Interviews History of Lubin: Interview with Gilles Thevenin

History of Lubin: Interview with Gilles Thevenin

02/21/11 18:48:25 (8 comments)

by: Elena Knezhevich

Gilles Thevenin is the actual owner of Lubin, who, with the support of former owners and perfumers who reorchestrated their old formulas, rescued the house from bankruptcy and opened a new page in its history in 1998.

The founder of the Lubin house and the great perfumer of his time, Pierre-Francois Lubin was born in 1774. He learned perfumery from the age of ten in Grasse, and at the age of sixteen Lubin left Grasse for Paris to complete his training under Jean-Lous Fargeon, the official perfumer to Queen Marie-Antoinette. In 1798, Lubin opened his boutique "Au Bouquet de Roses," which he named in honor of Marie-Antoinette's favorite flowers and perfume.

The creations of the young perfumer were very well-accepted by the fashionable public. Lubin's perfumes were worn by Empress Josephine (the wife of Napoleon I) and Princess Borghese (Napoleon's sister). With the renewal of the Bourbon dynasty in 1815, Lubin's business was supported by the only surviving child of Queen Marie-Antoinette after the revolution, Marie-Therese of France, and her husband and cousin, the Duke of Angouleme, son of King Charles X.. He prompted Lubin to rename his boutique "Aux Armes de France" (Royal Coat of Arms). Lubin was a favorite perfumer of many royal houses of the 19th century, and in 1821 he became the official supplier to George IV, King of England, as well as to Tsar Alexander I of Russia, two years later. During the reign of the last king of France, Lubin finally obtained the title of Official Perfumer to the French Royal Court.

In January 1844, the House of Lubin came into the hands of Lubin's spiritual heir, Felix Prot, who had trained under Lubin. Prot constructed a modern perfume factory in Cannes in 1873. His son, Paul Prot, a very educated man, worked on international connections and the image of Lubin.  He also built a modern facility in Courbevoie, a suburb of Paris, which was the largest perfume factory at the time. His sons, Marcel and Pierre, took over the house during the 1920s. Nuit de Longchamp was launched and had a great success. It was the golden age for Lubin in the States, until the Great Depression.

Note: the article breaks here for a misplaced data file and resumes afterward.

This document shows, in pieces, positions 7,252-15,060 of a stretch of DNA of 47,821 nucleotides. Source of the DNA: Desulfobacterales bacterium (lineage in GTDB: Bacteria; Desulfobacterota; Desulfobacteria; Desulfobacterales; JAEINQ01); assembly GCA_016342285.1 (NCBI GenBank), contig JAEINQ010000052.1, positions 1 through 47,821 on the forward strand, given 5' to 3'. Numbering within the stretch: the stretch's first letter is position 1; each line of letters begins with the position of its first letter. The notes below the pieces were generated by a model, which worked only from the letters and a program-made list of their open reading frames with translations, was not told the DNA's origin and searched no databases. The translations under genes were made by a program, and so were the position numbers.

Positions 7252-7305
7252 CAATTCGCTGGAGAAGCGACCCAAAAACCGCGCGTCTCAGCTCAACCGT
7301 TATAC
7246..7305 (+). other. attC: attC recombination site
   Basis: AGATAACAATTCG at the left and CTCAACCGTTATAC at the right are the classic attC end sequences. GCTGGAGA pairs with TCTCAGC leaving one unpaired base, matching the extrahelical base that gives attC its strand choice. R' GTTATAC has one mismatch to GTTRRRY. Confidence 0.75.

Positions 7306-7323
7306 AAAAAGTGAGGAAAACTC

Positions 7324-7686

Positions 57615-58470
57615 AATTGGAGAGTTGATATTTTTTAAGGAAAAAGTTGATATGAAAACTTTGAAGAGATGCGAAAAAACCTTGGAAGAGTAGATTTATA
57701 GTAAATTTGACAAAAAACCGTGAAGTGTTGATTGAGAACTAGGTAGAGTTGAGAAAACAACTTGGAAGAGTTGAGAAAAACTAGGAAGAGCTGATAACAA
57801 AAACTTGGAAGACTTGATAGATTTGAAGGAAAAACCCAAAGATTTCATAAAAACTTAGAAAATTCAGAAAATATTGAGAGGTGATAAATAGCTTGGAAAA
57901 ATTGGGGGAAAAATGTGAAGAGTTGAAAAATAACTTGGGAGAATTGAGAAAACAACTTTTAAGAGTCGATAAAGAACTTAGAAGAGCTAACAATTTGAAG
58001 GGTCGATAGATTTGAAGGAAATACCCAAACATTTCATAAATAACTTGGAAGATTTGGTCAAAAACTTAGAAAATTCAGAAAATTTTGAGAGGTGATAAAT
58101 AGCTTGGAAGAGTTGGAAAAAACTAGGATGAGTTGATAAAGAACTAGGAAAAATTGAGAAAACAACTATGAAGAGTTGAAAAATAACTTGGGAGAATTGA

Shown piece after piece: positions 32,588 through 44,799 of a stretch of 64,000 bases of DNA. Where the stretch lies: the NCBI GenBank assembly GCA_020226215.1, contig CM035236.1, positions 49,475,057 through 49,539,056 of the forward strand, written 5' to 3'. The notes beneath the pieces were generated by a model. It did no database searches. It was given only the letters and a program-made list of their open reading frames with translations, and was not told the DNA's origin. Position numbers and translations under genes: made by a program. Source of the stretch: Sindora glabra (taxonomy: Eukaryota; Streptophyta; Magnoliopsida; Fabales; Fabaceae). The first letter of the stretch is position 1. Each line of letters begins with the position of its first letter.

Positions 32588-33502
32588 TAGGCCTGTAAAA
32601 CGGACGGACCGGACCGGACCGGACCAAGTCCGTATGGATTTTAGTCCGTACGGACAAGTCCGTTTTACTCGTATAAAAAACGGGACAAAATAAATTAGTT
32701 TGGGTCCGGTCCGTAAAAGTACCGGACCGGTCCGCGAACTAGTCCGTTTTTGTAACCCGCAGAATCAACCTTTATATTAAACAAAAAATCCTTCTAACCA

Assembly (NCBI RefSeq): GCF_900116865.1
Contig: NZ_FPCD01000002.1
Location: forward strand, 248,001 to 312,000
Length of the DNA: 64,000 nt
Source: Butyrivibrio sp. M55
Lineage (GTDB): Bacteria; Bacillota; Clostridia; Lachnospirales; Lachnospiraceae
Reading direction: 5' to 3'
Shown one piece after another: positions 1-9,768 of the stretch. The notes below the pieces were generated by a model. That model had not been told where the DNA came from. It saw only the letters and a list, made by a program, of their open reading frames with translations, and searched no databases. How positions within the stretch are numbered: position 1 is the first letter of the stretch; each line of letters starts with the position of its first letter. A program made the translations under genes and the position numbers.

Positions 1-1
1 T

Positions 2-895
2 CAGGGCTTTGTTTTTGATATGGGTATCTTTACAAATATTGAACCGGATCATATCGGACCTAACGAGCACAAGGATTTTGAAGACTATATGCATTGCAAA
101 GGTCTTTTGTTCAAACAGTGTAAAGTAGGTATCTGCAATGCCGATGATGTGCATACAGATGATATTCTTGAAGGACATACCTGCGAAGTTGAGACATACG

Marcel's and Pierre's sons, cousins Andre and Paul, got the company after the Second World War in 1945. They launched several famous perfumes, including Gin Fizz (1955), L'Eau Neuve (1968) and L de Lubin (1975). Then, Lubin was sold to an industrial group and started a period of slow decline. By 1998, Lubin was on the brink of bankruptcy, but Gilles Thevenin, with a group of private investors and the support of two of Paul Prot's sons, managed to save the historical perfume house.  (from 'The Lubin Story')


Idole was the first perfume by Lubin under the new owners. It was officially launched in 2005. It bears the same name as the old one (1961), but is it the same?

Gilles Thevenin:

"The old 1961–1962 formula has nothing to do with the new version created by Olivia Giacobetti. As a principle, Olivia never works on a formula that she didn’t create anyhow. The old version of 1962 was a flowery fragrance, but it had a weakness: it couldn’t stand transportation, the formula was fragile and not stable enough. It all started that I spoke one day with Olivia end of 2003 about the smell of the Indonesian markets, and my numerous trips to south east Asia. I have been living in Indonesia, in Jakarta, between 1981 and 1983. I could speak the language quite fluently, and therefore could travel all the country (actually, several thousand islands!) easily.

One day I went to Ujung Pandang (formerly Macassar), in the Celebes, to meet some old European people who had been living there for ages, who had known the pre-war period. And I went to see the harbor and the markets, and went onboard the local wood vessels. That’s what I was telling Olivia, to mention how smells the hold of those vessels, transporting spices, rubber, wood logs, and many other things. The discussion went on with Olivia evoking Zanzibar spice markets, where she had been, hence the title: 'from Zanzibar to Macassar, the maritime spice road.' Then there was the story of me collecting Asian antiques and she started saying, 'You are a smuggler, a pirate! You deserve rum in your next fragrance…'